• Expropriate the idle lands of a single owner and grant them to the State, to implement different initiatives of public or collectivist exploitation.
  • Introduce the Internet and electricity in agriculture, as well as the machinery that allows maximizing production and improving the standard of living of the peasantry.
  • Limit the maximum amount of land that a single owner can have, to prevent present and future large estates.
  • Empower the peasant class insofar as necessary, providing public services, literacy, etc.

Examples of agrarian reform

Some examples of agrarian reform are the following:

  • It became known as the “Spanish confiscation” to a long process of agrarian reform in which idle lands that were in “dead hands” were expropriated, that is, that were property of the Catholic Church and religious orders, and that until then it had not been possible to alienate them. These lands were then put up for auction by the State. This began in 1798, with the so-called “Godoy confiscation” and lasted until around 1924.
  • The collectivization of the lands of the Soviet Union by the regime of Iósif Stalin (1878-1953) is probably the most dramatic example of agricultural reform that is known, since its consequences were disastrous for the population. This was due to the bureaucratic and authoritarian model with which everything was carried out in his government, which forced almost a million agricultural owners (the so-called kulaks) to abandon their lands, imposing in return a highly inefficient and policed ​​model of exploitation that led directly to the great famine of 1932.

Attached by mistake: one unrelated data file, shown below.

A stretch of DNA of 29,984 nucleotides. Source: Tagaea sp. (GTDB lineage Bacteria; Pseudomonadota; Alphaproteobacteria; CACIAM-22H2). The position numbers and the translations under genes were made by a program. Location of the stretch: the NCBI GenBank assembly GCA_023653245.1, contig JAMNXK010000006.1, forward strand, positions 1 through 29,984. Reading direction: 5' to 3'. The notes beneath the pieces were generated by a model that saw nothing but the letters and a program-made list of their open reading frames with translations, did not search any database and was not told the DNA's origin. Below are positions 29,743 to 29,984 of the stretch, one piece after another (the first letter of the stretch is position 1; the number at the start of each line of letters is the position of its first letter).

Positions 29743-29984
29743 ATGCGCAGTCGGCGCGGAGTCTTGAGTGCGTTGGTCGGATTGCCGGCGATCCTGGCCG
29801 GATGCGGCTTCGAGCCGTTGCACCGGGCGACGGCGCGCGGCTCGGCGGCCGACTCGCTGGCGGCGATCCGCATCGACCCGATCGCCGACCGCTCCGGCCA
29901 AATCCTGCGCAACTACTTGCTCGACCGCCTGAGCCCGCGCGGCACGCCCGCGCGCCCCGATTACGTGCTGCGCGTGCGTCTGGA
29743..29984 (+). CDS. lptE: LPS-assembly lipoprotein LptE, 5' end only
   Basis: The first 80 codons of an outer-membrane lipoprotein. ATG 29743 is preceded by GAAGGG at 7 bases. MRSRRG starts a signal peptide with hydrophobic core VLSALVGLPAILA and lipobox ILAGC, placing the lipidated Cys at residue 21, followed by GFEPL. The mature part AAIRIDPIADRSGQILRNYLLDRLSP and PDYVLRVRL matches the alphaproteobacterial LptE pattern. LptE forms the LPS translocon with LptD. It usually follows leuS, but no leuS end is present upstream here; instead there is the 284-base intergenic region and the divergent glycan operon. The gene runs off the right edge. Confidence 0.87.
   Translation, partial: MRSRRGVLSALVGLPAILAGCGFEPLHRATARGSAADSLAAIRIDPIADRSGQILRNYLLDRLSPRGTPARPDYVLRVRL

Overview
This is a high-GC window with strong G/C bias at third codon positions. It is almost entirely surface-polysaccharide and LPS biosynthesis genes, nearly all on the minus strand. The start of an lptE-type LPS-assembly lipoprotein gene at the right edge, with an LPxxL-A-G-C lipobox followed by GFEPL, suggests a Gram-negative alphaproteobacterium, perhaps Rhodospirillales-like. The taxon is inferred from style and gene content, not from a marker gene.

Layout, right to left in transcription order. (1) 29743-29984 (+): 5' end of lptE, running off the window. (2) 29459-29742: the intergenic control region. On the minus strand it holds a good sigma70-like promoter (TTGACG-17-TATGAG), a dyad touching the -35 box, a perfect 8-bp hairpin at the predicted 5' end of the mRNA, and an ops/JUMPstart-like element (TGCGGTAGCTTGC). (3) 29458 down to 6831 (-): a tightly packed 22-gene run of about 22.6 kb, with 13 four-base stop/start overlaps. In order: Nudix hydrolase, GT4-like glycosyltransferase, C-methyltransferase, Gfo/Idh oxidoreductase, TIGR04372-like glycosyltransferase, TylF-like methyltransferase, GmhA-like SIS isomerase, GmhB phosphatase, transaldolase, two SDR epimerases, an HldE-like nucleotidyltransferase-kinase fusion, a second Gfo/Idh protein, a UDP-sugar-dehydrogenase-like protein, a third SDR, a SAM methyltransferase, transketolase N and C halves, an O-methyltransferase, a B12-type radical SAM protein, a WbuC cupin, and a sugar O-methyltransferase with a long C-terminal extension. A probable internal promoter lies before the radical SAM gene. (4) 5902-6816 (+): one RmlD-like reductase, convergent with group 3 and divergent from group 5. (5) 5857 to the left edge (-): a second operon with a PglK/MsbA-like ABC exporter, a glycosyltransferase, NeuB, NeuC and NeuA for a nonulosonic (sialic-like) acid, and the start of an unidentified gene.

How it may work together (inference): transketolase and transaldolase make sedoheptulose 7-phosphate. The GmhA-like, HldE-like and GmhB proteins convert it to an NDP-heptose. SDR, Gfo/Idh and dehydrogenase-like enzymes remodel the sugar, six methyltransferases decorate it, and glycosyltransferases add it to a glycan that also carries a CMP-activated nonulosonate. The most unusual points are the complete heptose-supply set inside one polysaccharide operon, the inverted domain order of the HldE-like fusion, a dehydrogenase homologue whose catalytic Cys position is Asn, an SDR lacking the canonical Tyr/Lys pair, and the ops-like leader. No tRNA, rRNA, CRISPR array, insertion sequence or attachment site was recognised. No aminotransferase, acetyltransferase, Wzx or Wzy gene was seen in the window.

• The socialist government of Salvador Allende (1908-1973) in Chile in 1970 granted the status of law to a Chilean land ownership reform that had been taking place since 1962, as a response to the crisis and great agricultural inefficiency in the South American nation. By the end of his government, around 6 million hectares had been expropriated throughout the country, and it had been established that no citizen could own more than 80 hectares of basic irrigation.

Agrarian reform in Mexico

cardenismo popularity
The distribution of land in Mexico began with the Revolution and culminated with Cárdenas.

Agrarian reform was one of the key actions of the Mexican Revolution in the transformation of the State postcolonial. Initiated with the approval of the Political Constitution of the Mexican States (1917), it was based on the legal basis that the territory was the entire domain of the nation and that the latter was the one who granted property to individuals, so that said relationship always it could be transformed.

To this end, the Agrarian Reform Secretariat was created, dependent on the federal Executive Power, which had to ensure the establishment of fair working conditions for the peasantry and which gave the president the title of “Supreme agrarian authority”.

The main mechanism devised then was the ejido, a new type of land demarcation, which established indivisible, inalienable and collectively owned portions of territory, destined to the production mainly of the indigenous peasantry.

This agrarian reform emerged as a mechanism to put an end to the abusive practices of exploitation of the rural population that were practiced in Mexico since the end of the colony, and it was one of the famous measures of the Revolutionary Government of Abelardo L. Rodríguez (1889-1967).

However, the distribution of land in Mexico reached its peak later, during the mandate of Lázaro Cárdenas del Río (1895-1970), who distributed more than 18 million hectares among 51,400 peasants.